If you have an interest in aurora watching you may have heard that we’re entering solar minimum: but what does this mean ?
The sun doesn’t provide a constant stream of energy but exhibits phases of higher and lower intensity. It tends to operate on an 11-year cycle and it is this cycle which has a significant bearing on the chances of seeing an aurora on earth. Sunspot cycles have been observed since 1755 and we’re currently in Cycle 24, which started in early 2008 and peaked in April 2014.
When the sun’s activity is at its highest, sunspots on its surface spew out plasma – charged protons and electrons – which escape at several hundreds of km/h. The number of sunspots on the sun’s surface is a pretty good guide to the sun’s relative activity. Some sunspots are relatively stable but others erupt violently, emitting plasma containing incredible amounts of energy. As the sun rotates, so too do the sunspots. When sunspots are facing earth it is these ‘coronal mass ejections’ (CMEs) that create the aurora, typically taking about three days for the strong solar winds to reach earth. The charged particles interact with the gases in the earth’s atmosphere, following the magnetic lines around its poles and creating light shows in the polar skies at night.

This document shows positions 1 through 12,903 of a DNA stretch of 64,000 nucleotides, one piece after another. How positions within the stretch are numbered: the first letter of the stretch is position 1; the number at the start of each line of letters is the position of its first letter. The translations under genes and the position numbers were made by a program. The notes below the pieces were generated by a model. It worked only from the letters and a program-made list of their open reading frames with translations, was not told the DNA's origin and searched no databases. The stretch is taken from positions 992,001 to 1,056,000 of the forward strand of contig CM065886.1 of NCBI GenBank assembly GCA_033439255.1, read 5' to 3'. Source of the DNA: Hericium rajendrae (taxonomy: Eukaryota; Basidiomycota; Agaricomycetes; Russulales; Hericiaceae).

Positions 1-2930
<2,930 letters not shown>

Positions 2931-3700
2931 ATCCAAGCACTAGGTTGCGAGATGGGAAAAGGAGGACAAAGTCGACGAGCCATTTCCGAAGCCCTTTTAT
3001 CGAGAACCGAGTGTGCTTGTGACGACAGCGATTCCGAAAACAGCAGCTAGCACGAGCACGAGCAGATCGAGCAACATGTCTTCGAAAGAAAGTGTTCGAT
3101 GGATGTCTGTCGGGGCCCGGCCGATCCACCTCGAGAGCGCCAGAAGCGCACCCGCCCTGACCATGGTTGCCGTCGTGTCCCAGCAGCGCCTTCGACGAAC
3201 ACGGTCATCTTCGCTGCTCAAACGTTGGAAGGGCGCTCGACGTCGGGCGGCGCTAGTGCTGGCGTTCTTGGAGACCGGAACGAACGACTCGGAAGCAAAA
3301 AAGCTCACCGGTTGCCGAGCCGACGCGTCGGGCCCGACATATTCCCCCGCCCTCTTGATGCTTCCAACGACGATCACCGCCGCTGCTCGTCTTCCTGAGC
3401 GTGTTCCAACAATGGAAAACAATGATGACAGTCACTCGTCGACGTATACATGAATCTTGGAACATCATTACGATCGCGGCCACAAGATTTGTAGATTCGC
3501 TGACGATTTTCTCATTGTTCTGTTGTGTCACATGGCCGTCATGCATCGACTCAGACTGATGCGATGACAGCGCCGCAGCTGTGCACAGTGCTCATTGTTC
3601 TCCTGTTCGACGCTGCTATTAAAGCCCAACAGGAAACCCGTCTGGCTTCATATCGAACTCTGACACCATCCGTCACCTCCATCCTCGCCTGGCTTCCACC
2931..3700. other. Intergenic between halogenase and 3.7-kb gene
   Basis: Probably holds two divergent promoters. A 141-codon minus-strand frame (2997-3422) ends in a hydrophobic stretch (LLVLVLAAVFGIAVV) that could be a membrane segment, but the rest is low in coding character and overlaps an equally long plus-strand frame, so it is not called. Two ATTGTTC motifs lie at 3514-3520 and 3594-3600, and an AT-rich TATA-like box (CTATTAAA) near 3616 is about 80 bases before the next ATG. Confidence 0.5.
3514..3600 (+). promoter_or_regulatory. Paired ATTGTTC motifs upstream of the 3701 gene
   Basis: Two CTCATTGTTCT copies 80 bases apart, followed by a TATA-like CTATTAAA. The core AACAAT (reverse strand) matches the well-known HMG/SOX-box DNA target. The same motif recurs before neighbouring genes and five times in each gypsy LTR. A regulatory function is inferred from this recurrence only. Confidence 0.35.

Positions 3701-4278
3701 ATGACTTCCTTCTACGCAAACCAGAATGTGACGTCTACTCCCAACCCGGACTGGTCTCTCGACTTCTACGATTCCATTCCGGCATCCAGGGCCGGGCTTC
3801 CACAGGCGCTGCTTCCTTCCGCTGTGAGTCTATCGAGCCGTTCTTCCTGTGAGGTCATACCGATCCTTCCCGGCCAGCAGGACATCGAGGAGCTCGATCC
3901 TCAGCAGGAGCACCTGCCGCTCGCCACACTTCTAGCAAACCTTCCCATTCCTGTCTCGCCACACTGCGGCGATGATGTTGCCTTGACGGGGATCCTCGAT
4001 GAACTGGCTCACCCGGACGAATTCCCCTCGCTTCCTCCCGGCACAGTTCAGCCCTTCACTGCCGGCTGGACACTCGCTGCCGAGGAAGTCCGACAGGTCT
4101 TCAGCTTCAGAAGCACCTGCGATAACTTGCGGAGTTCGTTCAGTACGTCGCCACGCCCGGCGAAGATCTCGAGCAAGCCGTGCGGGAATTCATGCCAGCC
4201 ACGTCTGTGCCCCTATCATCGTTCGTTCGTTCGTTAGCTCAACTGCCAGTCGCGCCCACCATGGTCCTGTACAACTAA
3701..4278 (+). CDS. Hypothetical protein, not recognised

I’m frequently asked by people visiting Scotland what are their chances of seeing the northern lights. There are lots of ‘ifs’ and ‘buts’. Quite apart from the local weather, the phases of the moon and whether there have been any recent solar flares (CMEs), the phase of the solar cycle also makes a big difference.
In simple terms, solar minimum refers to the phase of the solar cycle when there are fewer sunspots. As you can see in the diagram below, we’re currently on the ‘downward slope’ of Cycle 24, expected to reach its ebb around 2019-20. At that point we would expect Cycle 25 to begin. However, you can also see from the diagram that Cycle 24 was much weaker in terms of solar activity (as indicated by the number of sunspots) than the previous two cycles.
Looking at the solar cycles over a much longer timeframe you can also see (below) that there is significant variation in the relative intensity across cycles. So while solar activity peaked in the 1950s it’s been much lower in recent cycles. Some commentators are even suggesting that Cycle 24 could see a ‘Grand Solar Minimum’ of sustained low activity, where sunspots may be absent for months and possibly a year or two.
But before you give up hope of seeing an aurora over the next few years, it’s not quite as straightforward as this. During solar minima, gaps in the sun’s atmosphere – called coronal holes – tend to drift towards the sun’s equator from its poles and become larger. These coronal holes then allow solar flares to escape and when they’re pointing towards earth, they can create geomagnetic storms and auroras.
So all is not lost. Even in the current period of lower solar activity there’s still a chance of seeing an aurora – just keep an eye on aurora forecasts to identify whether there are coronal holes facing earth. But as with CMEs, the further north you are the better the chance of seeing an aurora and so those skywatchers in the Arctic and Antarctic zones are best placed.
In the meantime, there’s plenty time to save up for that trip of a lifetime to see the northern lights during the next solar maximum in 2023.